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» Scarleteen Boards: 2000 - 2014 (Archive) » SCARLETEEN CENTRAL » Sex in Media: Books, Magazines, Films, TV & More » Can Romantic Comedies Ruin Your Love Life?

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Author Topic: Can Romantic Comedies Ruin Your Love Life?
Heather
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One recent study in Edinburgh suggests that they can.

quote:
Psychologists at the family and personal relationships laboratory at the university studied 40 top box office hits between 1995 and 2005, and identified common themes which they believed were unrealistic.

The movies included You've Got Mail, Maid In Manhattan, The Wedding Planner and While You Were Sleeping.

The university's Dr Bjarne Holmes said: "Marriage counsellors often see couples who believe that sex should always be perfect, and if someone is meant to be with you then they will know what you want without you needing to communicate it.

"We now have some emerging evidence that suggests popular media play a role in perpetuating these ideas in people's minds.

"The problem is that while most of us know that the idea of a perfect relationship is unrealistic, some of us are still more influenced by media portrayals than we realise."

As part of the project, 100 student volunteers were asked to watch the 2001 romantic comedy Serendipity, while a further 100 watched a David Lynch drama.

Students watching the romantic film were later found to be more likely to believe in fate and destiny. A further study found that fans of romantic comedies had a stronger belief in predestined love.

Kimberly Johnson, who also worked on the study, said: "Films do capture the excitement of new relationships but they also wrongly suggest that trust and committed love exist from the moment people meet, whereas these are qualities that normally take years to develop."



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uberfeminista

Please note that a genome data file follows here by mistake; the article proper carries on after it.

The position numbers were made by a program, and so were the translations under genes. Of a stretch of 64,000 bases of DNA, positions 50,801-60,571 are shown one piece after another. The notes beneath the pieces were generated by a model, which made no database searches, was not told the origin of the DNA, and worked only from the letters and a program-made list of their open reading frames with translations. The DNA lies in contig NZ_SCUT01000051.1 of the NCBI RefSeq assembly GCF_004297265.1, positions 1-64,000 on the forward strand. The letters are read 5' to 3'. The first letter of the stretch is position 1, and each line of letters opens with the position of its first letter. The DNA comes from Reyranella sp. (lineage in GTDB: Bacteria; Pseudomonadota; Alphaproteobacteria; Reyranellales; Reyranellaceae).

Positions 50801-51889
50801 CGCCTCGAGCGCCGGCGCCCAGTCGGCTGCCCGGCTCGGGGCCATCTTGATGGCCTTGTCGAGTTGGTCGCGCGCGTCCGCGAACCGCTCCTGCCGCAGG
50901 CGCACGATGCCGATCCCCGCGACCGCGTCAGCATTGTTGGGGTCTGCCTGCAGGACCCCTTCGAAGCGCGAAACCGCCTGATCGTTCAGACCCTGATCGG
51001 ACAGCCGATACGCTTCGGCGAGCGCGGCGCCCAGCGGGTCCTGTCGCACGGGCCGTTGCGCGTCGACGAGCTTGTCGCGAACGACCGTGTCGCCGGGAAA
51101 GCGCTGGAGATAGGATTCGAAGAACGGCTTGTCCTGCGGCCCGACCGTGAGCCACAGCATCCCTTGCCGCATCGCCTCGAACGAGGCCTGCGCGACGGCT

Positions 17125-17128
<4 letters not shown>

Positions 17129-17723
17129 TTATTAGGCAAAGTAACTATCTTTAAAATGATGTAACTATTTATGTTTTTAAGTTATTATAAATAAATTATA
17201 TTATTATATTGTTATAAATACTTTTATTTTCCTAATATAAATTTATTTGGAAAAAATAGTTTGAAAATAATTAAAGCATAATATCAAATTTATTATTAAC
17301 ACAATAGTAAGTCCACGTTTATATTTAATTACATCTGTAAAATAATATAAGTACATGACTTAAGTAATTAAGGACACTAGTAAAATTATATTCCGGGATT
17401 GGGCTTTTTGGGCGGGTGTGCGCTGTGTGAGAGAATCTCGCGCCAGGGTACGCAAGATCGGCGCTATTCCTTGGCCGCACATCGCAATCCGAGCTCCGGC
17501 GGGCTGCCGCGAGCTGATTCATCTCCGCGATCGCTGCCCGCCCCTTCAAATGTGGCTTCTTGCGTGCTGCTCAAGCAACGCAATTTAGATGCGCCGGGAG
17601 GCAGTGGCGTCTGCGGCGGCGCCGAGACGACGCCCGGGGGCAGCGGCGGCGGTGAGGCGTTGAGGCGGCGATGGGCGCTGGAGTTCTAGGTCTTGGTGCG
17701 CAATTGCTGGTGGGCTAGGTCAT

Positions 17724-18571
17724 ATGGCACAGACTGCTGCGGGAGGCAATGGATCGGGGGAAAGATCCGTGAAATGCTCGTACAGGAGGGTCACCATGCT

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I completely agree with this.

Romantic comedies and television shows really cause people to expect relationships to be that perfect. And when they aren't, if they last longer than only a few months or the initial "honeymoon phase", they wonder why their relationship isn't as good as those in the movies.

A big problem I have with how love and sex are portrayed in media like this is how good the sex is, RIGHT AWAY. And how the women generally orgasm within minutes. How unrealistic. This not only makes men believe that they can get a girl off that easily (by seemingly doing nothing but thrusting hard into her) but also make women feel inadequate or like something is wrong with them if they can't orgasm that quickly or without any effort.

In reality, love is WORK. It takes time, dedication and compromise. But ultimately, it is much more satisfying than anything depicted on those silly romantic comedies.

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joaniehippopotamus_theninth
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Thanks for sharing this article! I thought it was really interesting, and then went and tried to find the write-up of the study. The article actually refers to two separate studies done by the same researchers. The write-ups are pretty long so I only skimmed but here are the links if anybody's interested:

This first one is the one in which they looked at forty romantic comedies and looked at various messages and actions in the films:

http://www.attachmentresearch.org/pdfs/Johnson%20&%20Holmes%20Comm%20Quarterly%20draft.pdf

Enjoy!

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EHL4OR
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I can say that not only is it romantic comedies, but fairytales. We all watched "Snow White", "Cinderella", " Beauty and the Beast"..etc..growing up as a child. You start to think that relationships are beautiful and perfect as these fairytale love stories. I would think a prince charming was out there to take me away and live happily ever after. Maybe I was a dreamer, but this certainly influenced it. Now, grown up, you see it everywhere in movies.
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Droderi